Croatia - Taxation



In December 2000 the government adopted a package of tax laws including the General Tax Law, the Law on Tax Advising, the Law on Corporate Profit Tax, and the Income Tax Law. In general, the new laws reduced some rates, but widened the tax base. The corporate profits tax was reduced from 35% to 20%. Reduced corporate tax rates of 5%, 10% and 15% are available for companies locating in "special care areas" (62 municipalities and towns deemed to be undeveloped) and in the Vukovar area. The corporate tax rate is also reduced for larger new investments: 7% for investments of at least 10 million Kuna (about $1.56 million); 3% for investments of at least 20 million Kuna (about $3.12 million); and 0% on investments over 50 million Kuna (about $7.8 million). Companies operating in one of Croatia's 12 free trade zones (FTZs) pay half the standard corporate tax rate (10%) or 0% if their investment is more that one million Kuna (about $156,000). There is no separate foreign investment law in Croatia, so branches of foreign companies are taxed the same as domestic companies, though only on profits made in Croatia. There is also a municipal firm tax of up to 2,000 Kuna ($312).

Changes to the Personal Income Tax (PIT) Law, effective from 1 January 2003, increased the number of PIT tax brackets from four to five (counting the personal allowance tax free amount), increasing slightly the bands for the lower rates, but introducing a new highest rate of 45%. The new rates were 0% up to about $2,609 a year (using $1=6.9 Kuna); 15% for the next increment of income up to $5,217 a year; 25% on the next increment to $11,740 a year; 35% on the next increment to $39,364 a year; and 45% on income above $36,522 a year. Croatians are taxed on their worldwide income while foreigners pay only on income realized in Croatia. Deductions from taxable income are allowed for medical and housing expenses. There is a 15% withholding tax on dividend income. Local surcharges on state income taxes range from up to 10% in small municipalities to up to 30% in Zagreb. The inheritance and gift tax is 5%, and there is a 5% real property transaction tax. Property taxes are assessed locally.

The employee's contribution to social security is 20%. By the pension reform legislation effective as of 1 January 2002, 15% goes to the national pension fund and 5% to new private pension funds. The new pension system is mandatory for workers under 40 as of 1 January 2002, and optional for workers 40 to 50 years old. Workers over 50 continue to contribute all 20% to the national pension fund. As of January 2003, the cap on social security contributions by an employee was set at $54,620 per year. The employers' contributions to social security, amounting to 17.2%, go for health and unemployment insurance: 15% for general health insurance, 0.5% for work-related accident insurance, and 1.7% for unemployment insurance.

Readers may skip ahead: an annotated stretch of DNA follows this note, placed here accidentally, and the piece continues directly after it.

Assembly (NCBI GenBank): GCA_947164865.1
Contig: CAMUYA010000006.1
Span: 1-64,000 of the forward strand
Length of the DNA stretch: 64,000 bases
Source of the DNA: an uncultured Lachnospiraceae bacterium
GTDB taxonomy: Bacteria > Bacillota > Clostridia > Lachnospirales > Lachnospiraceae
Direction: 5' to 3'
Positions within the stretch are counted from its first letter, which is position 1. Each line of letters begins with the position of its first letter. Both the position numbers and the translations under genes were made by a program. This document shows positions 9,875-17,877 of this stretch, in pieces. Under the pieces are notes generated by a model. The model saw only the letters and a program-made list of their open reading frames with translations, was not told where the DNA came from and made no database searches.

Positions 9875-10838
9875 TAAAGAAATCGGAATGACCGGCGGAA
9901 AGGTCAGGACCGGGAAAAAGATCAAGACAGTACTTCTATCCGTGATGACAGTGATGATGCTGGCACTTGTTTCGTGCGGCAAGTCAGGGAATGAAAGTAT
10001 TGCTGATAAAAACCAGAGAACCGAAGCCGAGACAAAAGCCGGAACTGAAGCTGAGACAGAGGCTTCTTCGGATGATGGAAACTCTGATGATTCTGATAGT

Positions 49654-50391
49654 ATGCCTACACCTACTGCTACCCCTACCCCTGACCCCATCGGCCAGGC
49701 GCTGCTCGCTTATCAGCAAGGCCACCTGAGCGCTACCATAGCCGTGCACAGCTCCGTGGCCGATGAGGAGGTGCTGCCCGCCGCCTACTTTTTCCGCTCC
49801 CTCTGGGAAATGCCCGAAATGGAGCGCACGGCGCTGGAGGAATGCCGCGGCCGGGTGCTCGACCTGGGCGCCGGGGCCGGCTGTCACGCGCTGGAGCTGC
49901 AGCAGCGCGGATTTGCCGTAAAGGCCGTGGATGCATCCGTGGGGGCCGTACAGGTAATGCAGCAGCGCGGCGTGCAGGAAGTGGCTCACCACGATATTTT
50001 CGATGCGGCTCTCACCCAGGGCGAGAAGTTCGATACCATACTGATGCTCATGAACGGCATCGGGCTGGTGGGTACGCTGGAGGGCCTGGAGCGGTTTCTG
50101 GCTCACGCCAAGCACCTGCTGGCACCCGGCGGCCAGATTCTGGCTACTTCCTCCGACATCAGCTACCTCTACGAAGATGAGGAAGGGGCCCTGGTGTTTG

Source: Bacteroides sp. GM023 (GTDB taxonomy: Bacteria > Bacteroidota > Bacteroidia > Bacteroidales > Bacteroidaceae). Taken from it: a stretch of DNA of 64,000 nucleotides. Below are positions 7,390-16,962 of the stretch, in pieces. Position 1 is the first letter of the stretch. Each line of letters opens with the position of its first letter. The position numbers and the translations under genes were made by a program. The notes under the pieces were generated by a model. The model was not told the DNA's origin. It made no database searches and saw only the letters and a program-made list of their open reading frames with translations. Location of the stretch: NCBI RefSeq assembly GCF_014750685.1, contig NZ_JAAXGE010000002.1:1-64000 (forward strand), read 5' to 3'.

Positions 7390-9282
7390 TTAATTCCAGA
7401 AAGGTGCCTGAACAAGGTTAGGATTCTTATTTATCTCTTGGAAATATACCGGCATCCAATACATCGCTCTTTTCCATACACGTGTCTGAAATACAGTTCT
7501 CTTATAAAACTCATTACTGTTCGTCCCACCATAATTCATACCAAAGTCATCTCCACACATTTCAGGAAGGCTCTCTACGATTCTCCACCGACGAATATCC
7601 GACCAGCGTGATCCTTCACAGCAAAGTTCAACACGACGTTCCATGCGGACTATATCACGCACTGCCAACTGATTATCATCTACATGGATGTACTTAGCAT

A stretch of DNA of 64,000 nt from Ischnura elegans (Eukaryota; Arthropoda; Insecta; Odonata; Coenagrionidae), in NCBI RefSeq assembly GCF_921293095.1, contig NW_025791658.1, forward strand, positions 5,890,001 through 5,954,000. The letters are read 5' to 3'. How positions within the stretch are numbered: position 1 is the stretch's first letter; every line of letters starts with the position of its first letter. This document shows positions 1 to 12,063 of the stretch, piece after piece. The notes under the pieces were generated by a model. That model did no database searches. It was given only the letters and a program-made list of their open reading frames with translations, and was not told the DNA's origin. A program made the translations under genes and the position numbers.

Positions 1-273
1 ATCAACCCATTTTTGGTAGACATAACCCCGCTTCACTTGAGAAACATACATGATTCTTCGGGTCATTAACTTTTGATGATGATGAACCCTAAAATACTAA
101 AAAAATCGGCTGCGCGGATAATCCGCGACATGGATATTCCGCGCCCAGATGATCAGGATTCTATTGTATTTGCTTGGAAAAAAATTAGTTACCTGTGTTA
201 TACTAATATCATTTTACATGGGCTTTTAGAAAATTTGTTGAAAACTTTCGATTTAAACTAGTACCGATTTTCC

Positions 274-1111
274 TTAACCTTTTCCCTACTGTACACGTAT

The main indirect taxes in Croatia are the value-added tax (VAT), with a flat rate of 22%, and excise taxes. Specified goods and services are exempt from the VAT (0% rate). Slot machines are taxed at about $14.50 per month, while winnings from games of chance are subject to the 22% VAT. Per-unit excise taxes are assessed on petroleum products, tobacco, beer, alcoholic drinks, coffee, and non-alcoholic drinks. Luxury goods carry a 30% excise. Producers and importers of vehicles (cars, motorbikes, boats and airplanes) pay excise taxes, while buyers of used vehicles pay a sales tax. Auto insurance premiums are taxed at 15%, for liability insurance, and 10%, for comprehensive insurance. There are local consumption taxes on alcoholic drinks up to 3%.

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dean
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Jan 24, 2008 @ 12:12 pm
its no wonder croatia is slipping down the heritage foundations list of economically free countries with such a backward tax code. what a shame for such a nice country to be governed so badly.

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